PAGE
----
The Melody of Heartache

Summary: Jeff and Ginger end their romance. "Man, This Joint is Jumping", "Szabo's Travels", and "Appleknocker To Wed Tomatohawker" inspired this very short Homefront story.

Disclaimer: Homefront characters belong to their creators. No copyright infringement intended. No profit is being made. Some of the dialogue that appears in this story is not my own, but belongs to the writers of the "Homefront" episodes "Szabo's Travels" and "Appleknocker To Wed Tomatohawker."

Author: Tracy Diane Miller

The Melody of Heartache

The heavens knew. Or, perhaps it was only the sun that had known but had carefully guarded the secret from celestial relatives. Maybe it didn't even matter now. Maybe it did.

On that day months ago, the sun appeared self-absorbed, dressed in brilliant rays as it washed over an unassuming and serene park in Hollywood. The sun was an uninvited yet arguably welcome voyeur as it peered at the young couple. The woman sat on a bench. Her golden locks seemed to have already been kissed by the sun's smile. She looked confident and determined. She knew her lines. She was going to be discovered during this screen test. She was destined to become a movie star.

Ginger Szabo was a small town girl with big city ambitions. The allure of show business, of being a movie star, had summoned her to California. She was blissfully blinded by visions of seeing her name and image parading across the silver screen and by having fans, reporters, and photographers salivating over her. She could hear the adulation ringing in her ears as an army of voices roared "Ginger". It was going to be a never-ending battle cry, a wail of devotion and admiration of fans for their star. And when they cried out for "Ginger", it wouldn't be for that "other" Ginger, the one who glided so majestically and effortlessly across a ballroom floor with a debonair "Fred". No, those fans screams and their hearts would be pounding expectantly for her, for Ginger Szabo.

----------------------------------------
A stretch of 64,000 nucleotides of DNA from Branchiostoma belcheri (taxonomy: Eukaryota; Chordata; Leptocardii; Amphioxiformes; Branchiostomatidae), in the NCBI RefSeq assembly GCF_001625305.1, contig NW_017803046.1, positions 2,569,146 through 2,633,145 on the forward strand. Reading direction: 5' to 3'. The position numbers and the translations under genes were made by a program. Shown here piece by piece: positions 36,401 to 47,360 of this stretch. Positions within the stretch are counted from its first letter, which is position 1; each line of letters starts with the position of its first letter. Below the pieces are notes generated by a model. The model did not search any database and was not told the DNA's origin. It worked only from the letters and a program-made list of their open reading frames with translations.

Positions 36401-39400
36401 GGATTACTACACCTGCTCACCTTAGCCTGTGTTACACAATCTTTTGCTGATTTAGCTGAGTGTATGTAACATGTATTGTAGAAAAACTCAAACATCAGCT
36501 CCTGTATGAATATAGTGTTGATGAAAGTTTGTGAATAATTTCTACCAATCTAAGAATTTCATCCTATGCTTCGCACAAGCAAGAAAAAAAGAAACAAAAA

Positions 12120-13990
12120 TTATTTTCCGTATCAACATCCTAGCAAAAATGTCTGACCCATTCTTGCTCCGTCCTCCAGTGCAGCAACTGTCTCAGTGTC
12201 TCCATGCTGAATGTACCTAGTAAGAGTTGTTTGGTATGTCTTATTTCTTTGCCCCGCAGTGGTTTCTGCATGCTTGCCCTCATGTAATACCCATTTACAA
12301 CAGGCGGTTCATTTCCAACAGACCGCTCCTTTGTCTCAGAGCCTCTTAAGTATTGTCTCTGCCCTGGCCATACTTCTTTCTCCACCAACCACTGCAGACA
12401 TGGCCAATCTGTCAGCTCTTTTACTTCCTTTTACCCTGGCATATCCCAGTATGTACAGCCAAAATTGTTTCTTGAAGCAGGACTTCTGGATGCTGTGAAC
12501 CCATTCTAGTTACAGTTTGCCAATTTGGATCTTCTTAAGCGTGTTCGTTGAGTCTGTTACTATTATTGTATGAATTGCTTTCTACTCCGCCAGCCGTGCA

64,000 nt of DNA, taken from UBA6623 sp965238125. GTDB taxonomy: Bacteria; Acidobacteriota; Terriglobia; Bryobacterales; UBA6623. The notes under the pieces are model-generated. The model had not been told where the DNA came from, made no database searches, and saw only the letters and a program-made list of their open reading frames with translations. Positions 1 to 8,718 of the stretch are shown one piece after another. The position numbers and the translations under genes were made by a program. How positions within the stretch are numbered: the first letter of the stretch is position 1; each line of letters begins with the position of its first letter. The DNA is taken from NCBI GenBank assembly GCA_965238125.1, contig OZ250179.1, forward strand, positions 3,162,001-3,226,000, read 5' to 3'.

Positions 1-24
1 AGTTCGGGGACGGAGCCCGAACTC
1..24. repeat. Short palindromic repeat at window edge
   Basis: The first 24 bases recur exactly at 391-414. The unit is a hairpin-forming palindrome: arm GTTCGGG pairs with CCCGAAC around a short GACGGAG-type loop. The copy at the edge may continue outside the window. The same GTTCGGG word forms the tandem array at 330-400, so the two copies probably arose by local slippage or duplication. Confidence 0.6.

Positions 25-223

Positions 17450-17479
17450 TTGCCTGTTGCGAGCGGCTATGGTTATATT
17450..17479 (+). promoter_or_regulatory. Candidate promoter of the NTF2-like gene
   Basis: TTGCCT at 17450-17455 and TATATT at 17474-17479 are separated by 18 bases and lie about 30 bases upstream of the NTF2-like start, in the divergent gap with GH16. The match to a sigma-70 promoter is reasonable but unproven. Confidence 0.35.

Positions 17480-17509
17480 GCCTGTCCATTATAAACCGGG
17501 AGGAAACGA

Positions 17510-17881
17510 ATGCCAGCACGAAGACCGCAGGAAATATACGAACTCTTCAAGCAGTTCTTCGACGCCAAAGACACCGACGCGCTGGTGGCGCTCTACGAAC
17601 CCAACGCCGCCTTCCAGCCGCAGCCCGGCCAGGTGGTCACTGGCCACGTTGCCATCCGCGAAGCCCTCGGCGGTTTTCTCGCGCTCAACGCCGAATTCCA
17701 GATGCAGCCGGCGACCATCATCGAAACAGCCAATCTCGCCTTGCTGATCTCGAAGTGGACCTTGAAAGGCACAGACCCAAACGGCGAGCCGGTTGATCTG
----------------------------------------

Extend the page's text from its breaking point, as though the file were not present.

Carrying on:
The woman's acting partner stood over her. The handsome man, whose beautiful mud green eyes also seemed to have been awakened by the hint of the sun's rays that had quietly illuminated his face, looked pensive. He loved her so much. That was why he agreed to participate in that dance contest, had taken dance lessons, and had adopted her desire to succeed so that they would be given the opportunity for this screen test in Hollywood. Jeff Metcalf wasn't always the most sensitive guy in the world, but his Achilles heel was his intense and unquestioned love for Ginger. Sometimes the depths of that love scared him. Sometimes he felt as if something were tugging at his gut, like a vulture gnawing on the stubborn flesh of a decaying carcass. Was he watching the slow and painful death of his and Ginger's relationship? He felt as if he were witnessing two speeding trains heading from opposite directions oblivious that they were about to collide. He had to warn her. He had to fight for their future.

Yet, Ginger couldn't see the trains. Her eyes were clouded to the inevitable collision but instead sparkled with the hope of becoming a movie star. She envisioned this screen test as the first leg along the yellow brick road to movie stardom. But Jeff saw winning this screen test as a faint whisper that would later become a powerful death knell to his dream of marriage and children with the woman that he loved.